Former Bengals wide receiver T.J. Houshmandzadeh will be assisting Jordan Palmer, his former teammate in Cincinnati, in training Burrow in the coming weeks. Palmer was reported to be Burrow’s lead trainer late last week.
In talking to Geoff Hobson of Bengals.com, Houshmandzadeh had genuine praise for the Heisman Trophy winner.
“Love the tape,” Houshmandzadeh said. “To me, anticipation is what makes a quarterback accurate. Accuracy comes from throwing it before he’s open and you’re throwing him open. And that’s accuracy. That completion percentage he had in college, he does that very well. I think Joe is going to be really good.”
Houshmandzadeh knows good quarterback play when he sees it. He’ll be helping the receivers working in Burrow’s training in Orange County, California, where his former quarterback Carson Palmer played high school football.
Jordan’s brother has recently been a polarizing topic in regards to the rumors of Burrow going to Cincinnati. Carson’s blunt stance on the Bengals’ organization has remained constant, but that discourse will not be shared to Burrow from Jordan or Houshmandzadeh.
“We’ve talked about it. We’re not going to say anything negative to Joe about the Bengals. Why would we?” Houshmandzadeh asked. “Teams are bad because their players aren’t good enough. If they get that player that’s good enough, guess what happens? Your team isn’t so bad anymore. I’m sure that’s what they’re thinking. I’m sure that’s what Joe thinks. Negative? Not at all.”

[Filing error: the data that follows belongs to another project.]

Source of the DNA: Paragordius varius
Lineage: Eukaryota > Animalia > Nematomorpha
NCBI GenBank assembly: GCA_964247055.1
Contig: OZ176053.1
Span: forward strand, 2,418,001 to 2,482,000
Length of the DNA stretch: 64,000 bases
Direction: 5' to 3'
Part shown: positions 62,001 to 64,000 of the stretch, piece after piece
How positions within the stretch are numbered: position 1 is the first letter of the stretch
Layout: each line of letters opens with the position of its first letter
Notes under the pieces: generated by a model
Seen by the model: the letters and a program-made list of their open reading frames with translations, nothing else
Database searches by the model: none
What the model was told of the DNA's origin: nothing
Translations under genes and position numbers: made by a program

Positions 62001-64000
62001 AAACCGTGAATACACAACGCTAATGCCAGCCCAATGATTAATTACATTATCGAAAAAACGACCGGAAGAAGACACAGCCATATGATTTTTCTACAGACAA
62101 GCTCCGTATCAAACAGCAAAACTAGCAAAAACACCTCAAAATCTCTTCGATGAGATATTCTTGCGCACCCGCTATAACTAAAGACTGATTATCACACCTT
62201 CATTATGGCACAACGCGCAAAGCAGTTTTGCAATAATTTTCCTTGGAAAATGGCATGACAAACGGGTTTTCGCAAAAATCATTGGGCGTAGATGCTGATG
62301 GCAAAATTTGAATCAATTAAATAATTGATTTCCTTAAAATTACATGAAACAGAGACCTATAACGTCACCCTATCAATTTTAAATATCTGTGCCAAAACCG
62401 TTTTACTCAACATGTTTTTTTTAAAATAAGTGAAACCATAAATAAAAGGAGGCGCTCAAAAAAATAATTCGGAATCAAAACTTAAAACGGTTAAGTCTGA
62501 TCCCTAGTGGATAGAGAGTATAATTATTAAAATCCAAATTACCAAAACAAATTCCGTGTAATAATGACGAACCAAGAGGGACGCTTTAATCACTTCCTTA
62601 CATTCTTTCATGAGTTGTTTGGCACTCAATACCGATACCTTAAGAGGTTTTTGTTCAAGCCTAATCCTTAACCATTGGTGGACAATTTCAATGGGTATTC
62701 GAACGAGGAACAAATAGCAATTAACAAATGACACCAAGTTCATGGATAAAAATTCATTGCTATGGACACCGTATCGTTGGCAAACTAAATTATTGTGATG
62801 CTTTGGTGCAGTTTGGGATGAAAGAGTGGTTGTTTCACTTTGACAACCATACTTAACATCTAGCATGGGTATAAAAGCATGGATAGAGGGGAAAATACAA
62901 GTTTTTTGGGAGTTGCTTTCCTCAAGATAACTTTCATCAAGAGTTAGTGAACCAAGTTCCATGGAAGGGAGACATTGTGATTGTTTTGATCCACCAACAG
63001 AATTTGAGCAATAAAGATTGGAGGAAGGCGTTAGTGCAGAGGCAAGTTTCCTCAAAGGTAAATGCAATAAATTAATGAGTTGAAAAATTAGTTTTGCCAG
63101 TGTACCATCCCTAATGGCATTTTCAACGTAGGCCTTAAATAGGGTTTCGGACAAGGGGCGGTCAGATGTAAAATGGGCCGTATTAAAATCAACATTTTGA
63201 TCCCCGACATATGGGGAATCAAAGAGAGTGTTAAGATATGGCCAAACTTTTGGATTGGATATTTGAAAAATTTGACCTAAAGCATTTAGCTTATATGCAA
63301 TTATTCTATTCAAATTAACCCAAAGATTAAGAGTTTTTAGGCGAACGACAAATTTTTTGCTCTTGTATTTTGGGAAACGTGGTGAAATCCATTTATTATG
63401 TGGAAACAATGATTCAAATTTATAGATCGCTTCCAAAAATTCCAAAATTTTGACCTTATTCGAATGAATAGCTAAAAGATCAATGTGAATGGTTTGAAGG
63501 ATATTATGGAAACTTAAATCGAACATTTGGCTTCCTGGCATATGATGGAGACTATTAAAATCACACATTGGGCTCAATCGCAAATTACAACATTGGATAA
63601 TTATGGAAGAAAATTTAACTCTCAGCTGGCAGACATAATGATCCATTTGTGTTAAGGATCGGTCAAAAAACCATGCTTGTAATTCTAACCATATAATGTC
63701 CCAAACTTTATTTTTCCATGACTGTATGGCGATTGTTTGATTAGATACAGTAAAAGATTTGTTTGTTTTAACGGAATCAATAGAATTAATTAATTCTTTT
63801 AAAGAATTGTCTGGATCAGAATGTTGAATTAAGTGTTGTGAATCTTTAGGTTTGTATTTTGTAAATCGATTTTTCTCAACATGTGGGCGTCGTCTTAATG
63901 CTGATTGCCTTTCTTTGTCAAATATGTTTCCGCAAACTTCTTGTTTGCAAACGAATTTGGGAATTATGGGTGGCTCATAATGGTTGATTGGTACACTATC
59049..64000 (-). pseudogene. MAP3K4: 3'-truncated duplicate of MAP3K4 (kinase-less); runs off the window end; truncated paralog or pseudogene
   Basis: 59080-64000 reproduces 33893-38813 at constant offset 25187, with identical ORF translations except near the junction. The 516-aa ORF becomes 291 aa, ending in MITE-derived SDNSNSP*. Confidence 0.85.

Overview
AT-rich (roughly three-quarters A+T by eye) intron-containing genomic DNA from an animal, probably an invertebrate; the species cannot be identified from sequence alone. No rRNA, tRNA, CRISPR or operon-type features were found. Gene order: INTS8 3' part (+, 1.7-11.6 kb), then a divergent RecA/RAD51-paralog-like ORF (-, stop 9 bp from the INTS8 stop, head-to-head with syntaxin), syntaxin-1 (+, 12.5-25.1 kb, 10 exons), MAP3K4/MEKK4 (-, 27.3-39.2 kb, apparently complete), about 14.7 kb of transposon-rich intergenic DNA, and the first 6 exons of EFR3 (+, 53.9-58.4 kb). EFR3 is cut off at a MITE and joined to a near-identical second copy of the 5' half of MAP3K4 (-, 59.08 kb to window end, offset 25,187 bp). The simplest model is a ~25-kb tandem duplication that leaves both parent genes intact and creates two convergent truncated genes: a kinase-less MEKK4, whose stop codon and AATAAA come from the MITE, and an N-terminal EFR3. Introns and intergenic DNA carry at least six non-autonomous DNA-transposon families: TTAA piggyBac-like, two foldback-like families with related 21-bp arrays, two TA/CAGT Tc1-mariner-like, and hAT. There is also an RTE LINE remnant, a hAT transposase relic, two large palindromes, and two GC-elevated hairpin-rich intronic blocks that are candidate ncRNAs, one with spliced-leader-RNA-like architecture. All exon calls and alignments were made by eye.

Unlike Carson, Houshmandzadeh seems to have a constructive relationship with Mike Brown and his family. Knowing how they operate, he’d have them take Burrow unless an irrefutable trade offer is presented to them. Whatever is best for the organization he still supports.
“I’m friends with the Browns,” Houshmandzadeh said. “Mike, Troy and Katie and Paul. People still connect me with the Bengals. I would like to see them do well. That’s why I say, if you can get picks, you have to consider it. If not, you draft Joe and you hope it works out.”
Pragmatism and pure honesty. It’s what Houshmandzadeh offers, and it’s what Burrow may need to get through the remainder of this process.